Vietnam has opened its first national centre dedicated to co-ordinating human organ transplants.
The Minister of Health Nguyen Thi Kim Tien says the centre at Viet Duc General Hospital in Hanoi is an important milestone for the Vietnamese health care service.
Professor Richard Allen, director of transplant services at the Royal Prince Alfred Hospital in Sydney, has told Radio Australia's he welcomes the opening of the centre given the limited availability of dialysis service in Vietnam.
"Gradually, they're increasing their numbers of dialysis machines and keeping people with kidney failure alive through dialysis," Professor Allen said.
"But, there's a limit to the number of dialysis machines they can sustain.
"So, the next answer is to provide these patients fit enough for kidney transplants with a lot better lifestyle," he said.
Professor Allen, who has been working closely with staff at Viet Duc General Hospital to provide training and education for its organ transplantation program, says the potential for organ donation in Vietnam is enormous.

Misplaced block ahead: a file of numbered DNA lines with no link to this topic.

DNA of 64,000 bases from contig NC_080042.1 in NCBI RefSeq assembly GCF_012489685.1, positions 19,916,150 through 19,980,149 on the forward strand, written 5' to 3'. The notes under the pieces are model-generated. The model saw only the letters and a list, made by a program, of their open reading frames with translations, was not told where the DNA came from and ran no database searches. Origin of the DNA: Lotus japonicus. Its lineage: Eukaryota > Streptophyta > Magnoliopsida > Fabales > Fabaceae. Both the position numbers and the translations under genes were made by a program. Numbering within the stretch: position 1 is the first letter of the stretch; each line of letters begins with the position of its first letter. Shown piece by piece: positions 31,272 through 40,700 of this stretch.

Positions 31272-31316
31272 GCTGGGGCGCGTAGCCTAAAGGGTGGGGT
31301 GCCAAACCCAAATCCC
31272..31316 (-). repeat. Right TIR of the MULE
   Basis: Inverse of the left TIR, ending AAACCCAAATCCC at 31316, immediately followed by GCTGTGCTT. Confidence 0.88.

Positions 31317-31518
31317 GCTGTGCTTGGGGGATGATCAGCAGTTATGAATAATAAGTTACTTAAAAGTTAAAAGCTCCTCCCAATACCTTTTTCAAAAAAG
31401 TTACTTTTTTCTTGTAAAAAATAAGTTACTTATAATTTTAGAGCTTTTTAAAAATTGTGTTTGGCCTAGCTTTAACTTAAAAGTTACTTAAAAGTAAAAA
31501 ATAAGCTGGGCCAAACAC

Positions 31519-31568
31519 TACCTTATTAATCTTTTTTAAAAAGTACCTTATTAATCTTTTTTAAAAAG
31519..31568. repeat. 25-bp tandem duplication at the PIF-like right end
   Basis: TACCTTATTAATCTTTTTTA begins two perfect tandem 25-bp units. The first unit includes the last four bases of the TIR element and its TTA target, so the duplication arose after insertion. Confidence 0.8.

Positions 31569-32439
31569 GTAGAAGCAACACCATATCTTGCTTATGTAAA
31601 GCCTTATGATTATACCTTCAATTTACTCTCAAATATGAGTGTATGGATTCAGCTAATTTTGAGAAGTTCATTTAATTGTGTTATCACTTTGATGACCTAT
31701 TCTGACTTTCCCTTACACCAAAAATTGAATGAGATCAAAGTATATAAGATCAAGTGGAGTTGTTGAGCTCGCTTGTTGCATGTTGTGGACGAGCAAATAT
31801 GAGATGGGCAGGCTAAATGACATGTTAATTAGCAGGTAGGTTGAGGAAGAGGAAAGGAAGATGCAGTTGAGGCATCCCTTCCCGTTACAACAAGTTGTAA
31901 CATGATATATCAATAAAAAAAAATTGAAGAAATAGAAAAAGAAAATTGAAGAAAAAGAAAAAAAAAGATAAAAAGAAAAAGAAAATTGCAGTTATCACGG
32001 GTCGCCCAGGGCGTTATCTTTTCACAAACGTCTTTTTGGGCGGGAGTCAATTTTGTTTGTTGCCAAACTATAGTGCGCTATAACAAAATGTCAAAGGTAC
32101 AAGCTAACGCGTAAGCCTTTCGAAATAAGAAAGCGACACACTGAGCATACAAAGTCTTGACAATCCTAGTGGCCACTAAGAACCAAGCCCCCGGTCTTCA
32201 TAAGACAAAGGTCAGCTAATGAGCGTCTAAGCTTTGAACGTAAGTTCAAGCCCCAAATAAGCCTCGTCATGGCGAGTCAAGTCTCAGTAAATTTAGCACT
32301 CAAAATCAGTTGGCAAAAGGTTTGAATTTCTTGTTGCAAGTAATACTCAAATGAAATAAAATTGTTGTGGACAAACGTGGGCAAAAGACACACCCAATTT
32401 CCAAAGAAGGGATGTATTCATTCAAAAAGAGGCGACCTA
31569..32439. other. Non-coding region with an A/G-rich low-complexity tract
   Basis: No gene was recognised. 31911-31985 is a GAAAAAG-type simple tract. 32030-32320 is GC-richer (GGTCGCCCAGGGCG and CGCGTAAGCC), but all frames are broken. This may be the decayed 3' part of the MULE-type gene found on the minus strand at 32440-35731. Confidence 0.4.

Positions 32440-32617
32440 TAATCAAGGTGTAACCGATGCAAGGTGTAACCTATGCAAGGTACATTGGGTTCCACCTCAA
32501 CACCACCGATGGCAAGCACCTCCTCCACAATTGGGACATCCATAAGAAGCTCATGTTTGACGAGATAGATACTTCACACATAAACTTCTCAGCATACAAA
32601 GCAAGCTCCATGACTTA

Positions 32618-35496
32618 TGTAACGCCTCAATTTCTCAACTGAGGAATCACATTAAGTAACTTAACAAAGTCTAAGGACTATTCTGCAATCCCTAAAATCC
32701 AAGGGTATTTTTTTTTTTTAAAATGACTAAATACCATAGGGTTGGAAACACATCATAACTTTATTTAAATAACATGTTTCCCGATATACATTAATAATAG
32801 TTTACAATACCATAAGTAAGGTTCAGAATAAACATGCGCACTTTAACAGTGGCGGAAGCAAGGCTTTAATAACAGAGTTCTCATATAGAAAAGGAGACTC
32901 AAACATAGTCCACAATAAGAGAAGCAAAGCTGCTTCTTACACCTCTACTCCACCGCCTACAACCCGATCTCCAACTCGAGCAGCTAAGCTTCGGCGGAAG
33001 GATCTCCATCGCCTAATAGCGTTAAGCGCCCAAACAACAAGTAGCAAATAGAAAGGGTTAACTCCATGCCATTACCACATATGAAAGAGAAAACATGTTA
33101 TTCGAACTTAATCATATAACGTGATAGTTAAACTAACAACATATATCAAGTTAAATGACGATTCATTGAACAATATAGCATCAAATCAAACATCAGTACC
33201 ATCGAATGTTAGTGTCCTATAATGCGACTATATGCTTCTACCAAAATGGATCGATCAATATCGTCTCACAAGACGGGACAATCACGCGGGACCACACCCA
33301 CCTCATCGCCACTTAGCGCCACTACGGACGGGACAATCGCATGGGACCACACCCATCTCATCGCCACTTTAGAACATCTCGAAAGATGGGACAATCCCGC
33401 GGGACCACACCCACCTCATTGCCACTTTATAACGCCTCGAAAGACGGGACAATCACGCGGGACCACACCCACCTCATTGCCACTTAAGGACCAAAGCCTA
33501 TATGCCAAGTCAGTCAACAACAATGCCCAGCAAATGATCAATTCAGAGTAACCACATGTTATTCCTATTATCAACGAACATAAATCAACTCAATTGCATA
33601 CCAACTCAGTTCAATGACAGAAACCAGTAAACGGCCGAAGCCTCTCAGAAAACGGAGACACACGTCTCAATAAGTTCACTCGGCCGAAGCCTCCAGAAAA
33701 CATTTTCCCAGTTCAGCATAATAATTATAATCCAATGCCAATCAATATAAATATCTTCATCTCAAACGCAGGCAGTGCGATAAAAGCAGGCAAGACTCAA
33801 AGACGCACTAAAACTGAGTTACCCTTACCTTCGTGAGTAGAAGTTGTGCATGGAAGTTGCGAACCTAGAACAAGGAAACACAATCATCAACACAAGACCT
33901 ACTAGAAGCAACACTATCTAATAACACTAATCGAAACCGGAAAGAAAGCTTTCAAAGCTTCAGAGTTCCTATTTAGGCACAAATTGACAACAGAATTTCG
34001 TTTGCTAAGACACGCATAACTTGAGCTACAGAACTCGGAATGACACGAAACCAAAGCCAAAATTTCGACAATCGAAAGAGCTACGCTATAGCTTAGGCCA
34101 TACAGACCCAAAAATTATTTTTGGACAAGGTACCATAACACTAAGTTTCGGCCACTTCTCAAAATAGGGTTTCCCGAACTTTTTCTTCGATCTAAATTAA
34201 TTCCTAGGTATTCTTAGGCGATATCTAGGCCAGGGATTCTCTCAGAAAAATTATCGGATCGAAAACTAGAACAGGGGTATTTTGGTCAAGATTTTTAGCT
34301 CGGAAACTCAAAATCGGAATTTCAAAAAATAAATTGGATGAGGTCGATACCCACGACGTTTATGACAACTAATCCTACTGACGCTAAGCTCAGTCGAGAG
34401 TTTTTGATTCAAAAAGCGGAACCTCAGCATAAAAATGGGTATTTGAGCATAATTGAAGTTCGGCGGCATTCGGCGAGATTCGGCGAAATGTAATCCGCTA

"They have four or five head injuries that result in deaths each day.... They have over 12 000 road deaths a year," he said.
"It's about converting these people who die into donors.
"Vietnam has been very dependent upon their life donor program. Last year, there was a total of 13 deceased kidney organ transplants.
"They did about 170 life donor kidney transplants for a population of about 85 to 90 million people last year. It's still very low numbers," Professor Allen said.
He says the people in Vietnam need to be educated about organ transplantation and more importantly, trust the system.
"They have to have faith in the system that those organs will be allocated to people who need them and not the people with the most money, for example," Professor Allen said.
"The organ has to be seen as a community resource not a resource of an individual doctor or an individual hospital."